If You Build it, will They REALLY Come?
Tags: commercialization, Entrepreneur, federal funding, marketing, SBIR, STTR
The review criteria for successful SBIR/STTR proposals typically emphasize an innovative technology solving a significant problem in the market. What this means is that, to be successful, companies must present:
- A sound technical approach, in tandem with,
- A credible commercialization strategy
Too often, entrepreneurs and scientists involved with early-stage companies focus their proposal development energies on testing the feasibility of a technical concept and developing a prototype, with little, or even no, information on how they expect to bring this innovation to market. And when we ask how they plan to do that, their answer is that once they build the technology, it will most certainly attract customers and become profitable.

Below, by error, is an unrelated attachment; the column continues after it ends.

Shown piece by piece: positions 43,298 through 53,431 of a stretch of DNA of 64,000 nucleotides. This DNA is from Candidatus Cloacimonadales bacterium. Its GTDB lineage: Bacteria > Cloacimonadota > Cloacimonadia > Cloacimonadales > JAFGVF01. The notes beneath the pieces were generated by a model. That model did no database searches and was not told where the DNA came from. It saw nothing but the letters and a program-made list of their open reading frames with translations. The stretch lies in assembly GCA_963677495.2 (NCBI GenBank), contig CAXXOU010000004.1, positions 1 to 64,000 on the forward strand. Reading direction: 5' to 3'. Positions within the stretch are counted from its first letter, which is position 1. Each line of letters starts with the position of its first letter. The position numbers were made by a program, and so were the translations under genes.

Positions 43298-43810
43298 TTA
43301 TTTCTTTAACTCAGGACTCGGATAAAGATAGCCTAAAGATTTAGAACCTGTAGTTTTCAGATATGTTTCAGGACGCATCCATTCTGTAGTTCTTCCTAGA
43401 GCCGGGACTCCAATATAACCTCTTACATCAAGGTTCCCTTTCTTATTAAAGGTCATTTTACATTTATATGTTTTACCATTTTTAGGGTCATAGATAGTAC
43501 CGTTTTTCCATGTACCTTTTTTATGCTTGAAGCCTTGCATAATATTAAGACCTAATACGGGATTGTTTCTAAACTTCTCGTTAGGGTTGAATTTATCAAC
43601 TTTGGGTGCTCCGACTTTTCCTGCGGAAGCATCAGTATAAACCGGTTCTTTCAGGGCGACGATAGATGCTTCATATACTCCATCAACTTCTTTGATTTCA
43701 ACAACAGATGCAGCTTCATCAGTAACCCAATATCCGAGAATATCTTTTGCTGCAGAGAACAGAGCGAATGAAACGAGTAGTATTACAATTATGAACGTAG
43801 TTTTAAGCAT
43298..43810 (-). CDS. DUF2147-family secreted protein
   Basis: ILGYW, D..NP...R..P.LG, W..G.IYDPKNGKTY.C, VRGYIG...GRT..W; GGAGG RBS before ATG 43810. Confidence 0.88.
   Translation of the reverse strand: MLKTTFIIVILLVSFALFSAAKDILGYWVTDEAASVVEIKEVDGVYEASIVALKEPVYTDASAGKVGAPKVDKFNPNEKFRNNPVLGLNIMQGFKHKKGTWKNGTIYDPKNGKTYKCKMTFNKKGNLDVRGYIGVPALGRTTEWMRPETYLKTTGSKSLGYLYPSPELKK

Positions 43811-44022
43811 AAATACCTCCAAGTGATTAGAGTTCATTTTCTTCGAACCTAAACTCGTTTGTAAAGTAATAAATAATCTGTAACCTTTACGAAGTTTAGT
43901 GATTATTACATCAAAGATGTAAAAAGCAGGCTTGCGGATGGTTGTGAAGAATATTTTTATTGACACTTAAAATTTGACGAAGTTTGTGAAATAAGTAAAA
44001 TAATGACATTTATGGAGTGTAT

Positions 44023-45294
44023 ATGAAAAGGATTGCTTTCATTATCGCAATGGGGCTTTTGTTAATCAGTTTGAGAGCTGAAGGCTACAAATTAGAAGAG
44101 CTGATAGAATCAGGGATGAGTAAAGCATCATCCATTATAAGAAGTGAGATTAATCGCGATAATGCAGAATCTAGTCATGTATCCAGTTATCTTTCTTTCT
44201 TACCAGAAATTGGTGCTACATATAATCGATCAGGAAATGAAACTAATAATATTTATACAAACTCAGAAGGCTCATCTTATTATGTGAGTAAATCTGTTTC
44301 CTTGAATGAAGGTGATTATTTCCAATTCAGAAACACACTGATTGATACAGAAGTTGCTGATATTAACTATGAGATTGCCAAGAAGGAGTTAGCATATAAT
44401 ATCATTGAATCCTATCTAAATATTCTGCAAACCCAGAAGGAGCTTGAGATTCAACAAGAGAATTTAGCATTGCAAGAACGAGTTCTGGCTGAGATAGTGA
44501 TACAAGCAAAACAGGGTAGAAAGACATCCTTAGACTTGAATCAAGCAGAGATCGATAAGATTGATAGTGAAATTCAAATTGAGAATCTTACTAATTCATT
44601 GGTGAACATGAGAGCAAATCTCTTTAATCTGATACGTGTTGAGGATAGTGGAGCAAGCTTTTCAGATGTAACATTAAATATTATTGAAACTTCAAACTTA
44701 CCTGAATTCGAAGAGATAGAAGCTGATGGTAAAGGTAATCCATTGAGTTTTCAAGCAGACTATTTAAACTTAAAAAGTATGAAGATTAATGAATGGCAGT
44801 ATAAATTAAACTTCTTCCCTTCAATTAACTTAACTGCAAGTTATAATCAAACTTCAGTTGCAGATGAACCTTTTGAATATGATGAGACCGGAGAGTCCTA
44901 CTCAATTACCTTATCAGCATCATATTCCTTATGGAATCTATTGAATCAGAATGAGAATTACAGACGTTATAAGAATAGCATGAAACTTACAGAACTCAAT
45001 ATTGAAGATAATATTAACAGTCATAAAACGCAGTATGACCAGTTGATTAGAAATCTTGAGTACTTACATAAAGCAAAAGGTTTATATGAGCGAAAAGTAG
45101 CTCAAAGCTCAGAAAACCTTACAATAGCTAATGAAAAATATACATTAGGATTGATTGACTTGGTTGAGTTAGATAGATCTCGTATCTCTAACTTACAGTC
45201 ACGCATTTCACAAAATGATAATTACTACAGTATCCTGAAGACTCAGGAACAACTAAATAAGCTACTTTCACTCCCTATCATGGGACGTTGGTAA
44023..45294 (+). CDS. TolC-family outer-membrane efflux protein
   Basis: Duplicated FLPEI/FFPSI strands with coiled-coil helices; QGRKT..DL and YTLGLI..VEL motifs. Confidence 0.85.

This is the dreaded “Build it and they will come” commercialization strategy, which, alas, will not pass muster in the real world of marketing – or of SBIR/STTR reviewers, for that matter.
BBCetc reviewers stress right from the initial strategy meeting that companies must investigate the accessible market, know the size of the target market, and identify customers and their needs, in parallel with product development activities. In fact, in our experience, a very key factor in successful commercialization strategies is the incorporation of strategic business development activities into the product development timeline. By doing this, you are much more apt to develop a commercially relevant, innovative technology with full knowledge of who will buy it early in the process.
The Sept. 5 NIH deadline is approaching, so now is the time is now to know if you build it, who will come?
Michael Kurek is Partner, BBCetc